Violence dropped at California middle and high schools over 18 years, UCLA study finds

Older children eat around a table.
Students eat lunch at Garfield High School in Los Angeles.
(Christina House / Los Angeles Times)

A UCLA study found steady and steep decreases in California school violence over 18 years, including fights and reports of guns and other weapons on campus, results that indicate students generally felt safe at school despite nationwide mass school shootings.

The report documented a 56% reduction in physical fights and a 70% reduction in reports of guns being carried onto school campuses while reports of other weapons, such as knives, fell by nearly 70%. Victimization reported by Black and Latino students, which includes instances of being bullied or assaulted, saw larger declines than victimization reported by white students.

The study by UCLA’s Luskin School of Public Affairs analyzed data from 2001 through 2019 in the confidential California Healthy Kids Survey. Published late last month in the World Journal of Pediatrics, the survey took in 6.2 million seventh-, ninth- and 11th-graders from more than 3,200 public schools.


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“These findings were evident in more than 95% of California schools, in every county, and not in wealthy suburban schools only,” said Ron Avi Astor, a co-author of the study and professor of social welfare and education at the Luskin School and the UCLA School of Education and Information Studies.

The other co-authors were Rami Benbenishty of the Hebrew University of Jerusalem and Universidad Andrés Bello in Santiago, Chile, and Ilan Roziner of the Sackler School of Medicine at Tel Aviv University.

In a statement, Astor said the study suggests that “gun violence should be treated as a separate social and psychological phenomenon.”

“Each school shooting is a devastating act that terrorizes the nation, and there is a growing sense in the public that little has changed in two decades to make schools safe,” Astor said in the statement. “But mass shootings are just one part of this story. Overall, on a day-to-day basis for most students, American schools are safer than they’ve been for many decades.”

He attributed the widespread decreases in school violence to a variety of factors, including a focus on improving campus climate in the wake of the Columbine High School shooting and other campus shootings in the late 1990s.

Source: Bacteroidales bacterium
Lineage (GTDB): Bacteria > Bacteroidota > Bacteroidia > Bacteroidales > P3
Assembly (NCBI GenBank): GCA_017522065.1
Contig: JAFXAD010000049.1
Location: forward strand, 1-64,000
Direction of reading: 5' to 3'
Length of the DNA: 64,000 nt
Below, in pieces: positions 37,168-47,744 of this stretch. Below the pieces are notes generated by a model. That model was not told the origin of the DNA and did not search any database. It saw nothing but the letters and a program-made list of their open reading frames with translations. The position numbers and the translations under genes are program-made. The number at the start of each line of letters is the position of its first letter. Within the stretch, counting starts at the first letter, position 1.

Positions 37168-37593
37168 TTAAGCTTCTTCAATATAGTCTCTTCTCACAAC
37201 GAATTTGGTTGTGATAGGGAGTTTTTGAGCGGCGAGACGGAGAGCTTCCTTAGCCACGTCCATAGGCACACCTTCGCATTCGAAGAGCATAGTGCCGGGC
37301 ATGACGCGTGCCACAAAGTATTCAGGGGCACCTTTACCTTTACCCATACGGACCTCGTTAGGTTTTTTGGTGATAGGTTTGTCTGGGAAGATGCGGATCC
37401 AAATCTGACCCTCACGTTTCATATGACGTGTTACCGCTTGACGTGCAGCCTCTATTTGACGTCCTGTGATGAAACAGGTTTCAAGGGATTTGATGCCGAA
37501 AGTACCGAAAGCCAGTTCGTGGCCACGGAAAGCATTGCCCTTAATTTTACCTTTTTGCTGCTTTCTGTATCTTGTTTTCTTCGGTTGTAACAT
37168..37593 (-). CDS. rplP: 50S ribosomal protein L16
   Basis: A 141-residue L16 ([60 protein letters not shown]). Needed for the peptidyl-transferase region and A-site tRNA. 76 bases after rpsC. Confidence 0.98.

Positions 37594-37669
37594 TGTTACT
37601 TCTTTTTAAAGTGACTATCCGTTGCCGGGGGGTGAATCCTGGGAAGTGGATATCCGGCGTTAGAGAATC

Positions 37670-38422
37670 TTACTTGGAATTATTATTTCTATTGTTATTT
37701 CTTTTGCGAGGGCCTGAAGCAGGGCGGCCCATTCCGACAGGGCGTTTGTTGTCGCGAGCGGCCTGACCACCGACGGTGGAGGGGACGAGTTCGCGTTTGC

“[Billions] and billions of dollars, if you look at the state, national and local levels, have been invested in social-emotional programs ... and educating school staff on how to create more caring, welcoming settings,” Astor said in an interview with The Times.


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Additionally, there was an a massive influx of social workers, counselors, psychologists and other “people personnel” on campuses, Astor said.

“If you look at where we were 20 years ago to now, in the [Los Angeles Unified School District], for example, there were a few, 100 maybe,” Astor said, adding the numbers have substantially increased.

“And you see that in district after district after district,” Astor said.

However, reports of discriminatory bullying held steady across the nearly two-decade study, Astor said.

And although the study ended in 2019, other data havr shown an uptick in discriminatory bullying in the wake of the COVID-19 pandemic, which leveled out this year, Astor said.

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That corresponds with a recent survey of California high school principals who noted increases in incidents of discrimination against LGBTQ, Black and Latino students.

“I think one of the reasons, in my mind, for that is we haven’t really worked on [discriminatory bullying] until recently,” Astor said. “I think this is an area we need to work on.”


Additionally, the specter of school shootings still haunts the generally positive data.

“I think there’s a deep sense of disillusion that every time there’s a shooting, there’s almost a feeling that we invested all this time and energy and nothing works, that our schools are getting worse,” Astor said.

But the data do not bear that out, with students themselves reporting that they are experiencing less day-to-day violence than before and feeling more connected and safer, Astor said.

“They’re also telling us in other surveys that they’re afraid of dying,” Astor said. “We have to figure that out, even though it’s complex.”